Serve with mixed grain rice and salad . There was also a warm amazake and roasted tiny satsuma orange. I had never thought of roasting an orange until I was watching a program about fire festivals in Japan at which they roast Mikan in the fires. I just popped mine in the oven with the skin still on and then peeled it after. The orange was small just enough for one mouthful but how sweet and warm the orange became . Give it a try.

Now the weather is getting colder why not make a Japanese oden to warm you up on an evening. Just simple ingredients but you will be surprised how flavoursome this dish is.

Autumn Food, Winter Food

Soy Milk Miso Ramen

This creamy ramen dish feels so decadent but is so quick and simple to make. First you will need dashi stock . Soak a piece of kombu and one dried shiitake in water over night then remove . Now prep your vegetables you can use what ever you like. I also pan seared some tofu and mushrooms . Now add some grated ginger to a pan with some toasted sesame oil and fry for a minute then add Kombu Dashi about 1 cup heat on a low heat. Now add 1 tablespoon each of mirin and soy sauce or tamari if gluten free and two heaped teaspoons of white miso paste and 1 cup of soy milk. Stir on a low heat to dissolve the miso.

Cook your ramen noodles these take just a few mins . Add these to a bowl and pour over your miso soy milk broth. I topped mine with pan seared tofu and maitake mushrooms, steamed komatsuna,baby corn,red onion and bean sprouts. Drizzle with some chilli oil for extra spice and add some toasted sesame seeds.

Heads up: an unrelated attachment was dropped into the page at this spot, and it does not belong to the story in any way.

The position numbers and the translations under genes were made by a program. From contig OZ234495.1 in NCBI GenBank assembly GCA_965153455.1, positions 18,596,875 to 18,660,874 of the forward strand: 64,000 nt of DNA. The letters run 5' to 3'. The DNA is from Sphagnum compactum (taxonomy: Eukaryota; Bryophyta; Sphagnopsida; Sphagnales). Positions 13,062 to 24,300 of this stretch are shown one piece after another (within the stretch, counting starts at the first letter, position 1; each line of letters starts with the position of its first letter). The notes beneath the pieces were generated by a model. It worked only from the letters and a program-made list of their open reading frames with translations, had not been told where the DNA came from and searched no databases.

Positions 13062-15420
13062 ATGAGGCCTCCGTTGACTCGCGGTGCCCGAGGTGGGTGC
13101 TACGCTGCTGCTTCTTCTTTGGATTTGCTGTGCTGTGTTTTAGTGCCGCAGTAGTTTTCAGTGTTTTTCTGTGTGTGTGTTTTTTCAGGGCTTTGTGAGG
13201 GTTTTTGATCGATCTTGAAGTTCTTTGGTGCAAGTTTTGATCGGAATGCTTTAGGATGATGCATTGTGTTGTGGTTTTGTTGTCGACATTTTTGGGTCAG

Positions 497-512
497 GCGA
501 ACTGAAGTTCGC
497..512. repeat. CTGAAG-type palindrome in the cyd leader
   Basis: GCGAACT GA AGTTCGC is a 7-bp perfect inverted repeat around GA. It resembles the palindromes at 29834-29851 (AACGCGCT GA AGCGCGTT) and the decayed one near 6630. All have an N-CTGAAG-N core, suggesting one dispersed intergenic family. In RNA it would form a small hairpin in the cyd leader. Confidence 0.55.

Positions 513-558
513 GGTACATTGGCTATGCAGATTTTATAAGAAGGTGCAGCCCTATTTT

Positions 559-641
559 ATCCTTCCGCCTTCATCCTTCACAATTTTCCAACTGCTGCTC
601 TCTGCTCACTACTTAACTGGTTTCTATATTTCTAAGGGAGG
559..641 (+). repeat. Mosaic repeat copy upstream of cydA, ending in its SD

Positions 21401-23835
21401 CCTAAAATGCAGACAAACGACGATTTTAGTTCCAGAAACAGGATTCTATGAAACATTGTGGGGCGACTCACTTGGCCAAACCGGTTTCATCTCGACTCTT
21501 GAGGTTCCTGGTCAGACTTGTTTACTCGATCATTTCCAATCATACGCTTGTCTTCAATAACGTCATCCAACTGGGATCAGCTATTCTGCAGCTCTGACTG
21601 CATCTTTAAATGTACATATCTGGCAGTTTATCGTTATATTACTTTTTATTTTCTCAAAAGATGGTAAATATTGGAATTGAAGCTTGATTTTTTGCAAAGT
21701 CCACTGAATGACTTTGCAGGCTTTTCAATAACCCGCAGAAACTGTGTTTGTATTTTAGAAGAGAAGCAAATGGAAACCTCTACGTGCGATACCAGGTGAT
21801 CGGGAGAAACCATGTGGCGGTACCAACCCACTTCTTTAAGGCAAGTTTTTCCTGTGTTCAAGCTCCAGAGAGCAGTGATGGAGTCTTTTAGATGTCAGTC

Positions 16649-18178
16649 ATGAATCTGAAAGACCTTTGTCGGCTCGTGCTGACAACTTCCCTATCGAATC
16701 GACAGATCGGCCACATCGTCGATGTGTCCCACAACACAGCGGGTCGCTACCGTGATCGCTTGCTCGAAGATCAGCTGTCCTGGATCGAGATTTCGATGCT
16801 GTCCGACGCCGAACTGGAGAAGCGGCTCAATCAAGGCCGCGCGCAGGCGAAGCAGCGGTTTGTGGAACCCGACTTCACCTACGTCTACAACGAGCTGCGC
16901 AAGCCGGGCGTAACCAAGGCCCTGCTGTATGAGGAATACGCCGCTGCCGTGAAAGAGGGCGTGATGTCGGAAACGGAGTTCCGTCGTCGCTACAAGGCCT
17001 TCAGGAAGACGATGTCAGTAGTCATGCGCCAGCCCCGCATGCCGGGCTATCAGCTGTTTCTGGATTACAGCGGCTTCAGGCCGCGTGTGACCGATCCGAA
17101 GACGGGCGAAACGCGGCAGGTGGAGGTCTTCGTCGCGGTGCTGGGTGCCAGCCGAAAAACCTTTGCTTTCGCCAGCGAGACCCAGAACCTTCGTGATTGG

Perfect when you don’t have much time to cook but want a satisfying meal .

 

Autumn Food, Blog

Chawanmushi

Chawanmushi means steamed in a teacups,this is a savoury Japanese egg custard normally filled with ingredients like chicken,shrimp,mushrooms and ginkgo nuts.

I decided to make a vegan version using silken tofu and Japanese kabocha pumpkin.

First steam a quarter of a small kabocha pumpkin and leave it to cool slightly,then take off the skin ( it should easily fall off without much effort). In a food processor or blender add half a block of silken tofu and then add your steamed pumpkin. Process until smooth. Spoon the mixture into little teacups and add any filling you like ( I added a few ginkgo nuts,some leaf shaped carrot and shiitake mushrooms. Wrap the whole teacup in foil and steam in a steamer for around 15-20 mins.

The tofu will firm up and will give a nice custard texture. This makes a good starter to a meal.

 

Autumn Food, Blog

Takikomi Gohan

It’s starting to feel like a touch of autumn here in the UK. Berries on the trees are already ripe and the birds are loving it. Everything is starting to turn a gold hue and the mornings are a little cooler.